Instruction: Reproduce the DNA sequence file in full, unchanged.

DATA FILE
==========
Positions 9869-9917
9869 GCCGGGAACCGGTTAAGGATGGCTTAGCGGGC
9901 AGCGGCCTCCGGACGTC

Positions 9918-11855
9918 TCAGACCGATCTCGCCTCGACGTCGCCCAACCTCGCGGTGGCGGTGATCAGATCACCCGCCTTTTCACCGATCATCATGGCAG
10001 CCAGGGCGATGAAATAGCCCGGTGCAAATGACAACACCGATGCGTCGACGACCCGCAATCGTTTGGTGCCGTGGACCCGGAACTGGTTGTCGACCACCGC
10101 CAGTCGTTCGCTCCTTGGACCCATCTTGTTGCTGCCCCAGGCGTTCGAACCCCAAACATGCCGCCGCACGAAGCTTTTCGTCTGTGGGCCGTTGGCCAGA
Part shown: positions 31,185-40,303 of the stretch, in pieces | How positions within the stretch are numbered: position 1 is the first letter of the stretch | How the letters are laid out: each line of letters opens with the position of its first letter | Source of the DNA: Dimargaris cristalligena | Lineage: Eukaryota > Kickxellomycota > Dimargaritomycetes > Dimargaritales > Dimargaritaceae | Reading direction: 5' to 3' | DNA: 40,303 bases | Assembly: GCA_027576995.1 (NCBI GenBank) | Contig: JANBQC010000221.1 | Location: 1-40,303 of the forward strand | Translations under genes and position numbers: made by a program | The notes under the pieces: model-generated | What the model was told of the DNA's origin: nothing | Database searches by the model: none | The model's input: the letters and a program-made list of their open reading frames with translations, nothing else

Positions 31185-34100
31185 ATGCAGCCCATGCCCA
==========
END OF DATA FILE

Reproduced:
Positions 9869-9917
9869 GCCGGGAACCGGTTAAGGATGGCTTAGCGGGC
9901 AGCGGCCTCCGGACGTC

Positions 9918-11855
9918 TCAGACCGATCTCGCCTCGACGTCGCCCAACCTCGCGGTGGCGGTGATCAGATCACCCGCCTTTTCACCGATCATCATGGCAG
10001 CCAGGGCGATGAAATAGCCCGGTGCAAATGACAACACCGATGCGTCGACGACCCGCAATCGTTTGGTGCCGTGGACCCGGAACTGGTTGTCGACCACCGC
10101 CAGTCGTTCGCTCCTTGGACCCATCTTGTTGCTGCCCCAGGCGTTCGAACCCCAAACATGCCGCCGCACGAAGCTTTTCGTCTGTGGGCCGTTGGCCAGA
Part shown: positions 31,185-40,303 of the stretch, in pieces | How positions within the stretch are numbered: position 1 is the first letter of the stretch | How the letters are laid out: each line of letters opens with the position of its first letter | Source of the DNA: Dimargaris cristalligena | Lineage: Eukaryota > Kickxellomycota > Dimargaritomycetes > Dimargaritales > Dimargaritaceae | Reading direction: 5' to 3' | DNA: 40,303 bases | Assembly: GCA_027576995.1 (NCBI GenBank) | Contig: JANBQC010000221.1 | Location: 1-40,303 of the forward strand | Translations under genes and position numbers: made by a program | The notes under the pieces: model-generated | What the model was told of the DNA's origin: nothing | Database searches by the model: none | The model's input: the letters and a program-made list of their open reading frames with translations, nothing else

Positions 31185-34100
31185 ATGCAGCCCATGCCCA